2. Are there other approaches to fact-finding, besides hiring an outside consultant? What are they?
  3. Are there other facts in this case that ought to be investigated further by a consultant or other fact-finding method? If so, what are they?
  4. How might you design a fact-finding effort on that/those topic(s)?

Part Eight: Brainstorming Options

The outside expert comes back with the results of her research, and says that discipline does seem to be pretty evenly distributed between racial groups at the school. Nevertheless, she suggests, more might be done to involve students and parents in the disciplinary process, perhaps thereby giving it more credibility.

Ana suggests that you consider that option, along with others, and explains that now that the problems have been identified and analyzed, the next step for the group is to consider options for resolving the identified problems.

"There are two ways we can do this," Ana says. "We can all work together, taking each issue, one at a time," Ana says. "Or, we could break into subgroups, and have each subgroup work intensely on one set of issues."

You discuss the pros and cons of each approach, and pretty quickly decide that the subgroup approach would be more efficient. She suggests that you divide into four working groups. These include groups looking at:

  1. Discipline: How discipline can be carried out in both a fair way, and in a way that is viewed as fair by all of the parties involved.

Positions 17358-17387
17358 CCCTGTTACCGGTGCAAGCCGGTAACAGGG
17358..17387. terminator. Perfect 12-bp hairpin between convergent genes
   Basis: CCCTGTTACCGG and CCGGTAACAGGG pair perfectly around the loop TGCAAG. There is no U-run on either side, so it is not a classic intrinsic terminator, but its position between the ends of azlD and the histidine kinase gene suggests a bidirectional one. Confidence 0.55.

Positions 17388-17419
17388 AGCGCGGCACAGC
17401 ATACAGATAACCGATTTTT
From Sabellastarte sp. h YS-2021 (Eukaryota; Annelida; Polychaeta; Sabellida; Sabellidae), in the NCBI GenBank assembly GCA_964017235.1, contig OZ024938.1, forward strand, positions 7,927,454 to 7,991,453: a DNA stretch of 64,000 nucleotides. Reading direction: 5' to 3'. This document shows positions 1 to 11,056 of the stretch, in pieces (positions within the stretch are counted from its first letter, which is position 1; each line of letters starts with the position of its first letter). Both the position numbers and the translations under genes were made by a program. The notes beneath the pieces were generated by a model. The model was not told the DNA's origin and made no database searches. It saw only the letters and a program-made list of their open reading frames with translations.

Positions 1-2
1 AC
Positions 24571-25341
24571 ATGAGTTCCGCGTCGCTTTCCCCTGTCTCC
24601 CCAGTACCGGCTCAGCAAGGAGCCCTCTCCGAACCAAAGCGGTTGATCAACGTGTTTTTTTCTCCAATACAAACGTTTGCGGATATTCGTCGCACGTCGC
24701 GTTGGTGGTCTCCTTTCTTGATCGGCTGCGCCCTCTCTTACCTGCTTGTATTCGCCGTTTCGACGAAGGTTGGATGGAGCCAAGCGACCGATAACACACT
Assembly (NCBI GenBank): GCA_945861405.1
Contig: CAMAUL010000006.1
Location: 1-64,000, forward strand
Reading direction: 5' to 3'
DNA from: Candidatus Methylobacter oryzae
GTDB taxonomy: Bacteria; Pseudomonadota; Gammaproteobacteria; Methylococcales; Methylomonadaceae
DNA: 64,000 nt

2. Understanding: How inter-racial understanding can be improved at the school.

  3. Curriculum: How the curriculum can be modified so that students of color feel as if they are included in the curriculum.

  4. Response: How the school should respond to future racial incidents, if and when they occur.

What options can you identify for each one of these questions? (Think of as many options as possible, without yet making value judgments.) (For help, see Option Identification.)

  1. Discipline:

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  2. Understanding:

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  3. Curriculum:

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  4. Response:

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Part Nine: Assessing Options

After the working groups brainstorm lists of options, Ana asks each group to discuss the costs and benefits of each option and to come up with a preferred option, along with a second choice to present to the larger group. This proves to be a difficult task, as people assess the likely costs and benefits of the options very differently. For example, one option suggested by people in the curriculum subgroup is to greatly decrease the emphasis on white migration to and expansion through America in U.S. history and literature courses, and spend much more time focusing on Native American, Hispanic, and African American history, and the role of heroes and writers of color in shaping the United States and its literature. White parents oppose this suggestion, saying that it would cost a lot of money because it would require the purchase of new books and additional training for teachers. The white parents also fear that emphasis would come at the expense of teaching the material that would be tested on standardized tests, therefore jeopardizing their students' chances of getting into top colleges and/or getting advanced placement credit from standardized "AP" or "IB" tests. After several weeks however, and some consultations with district financial officers, all of the groups are able to come up with a list of preferred and secondary options to bring forward to the whole group.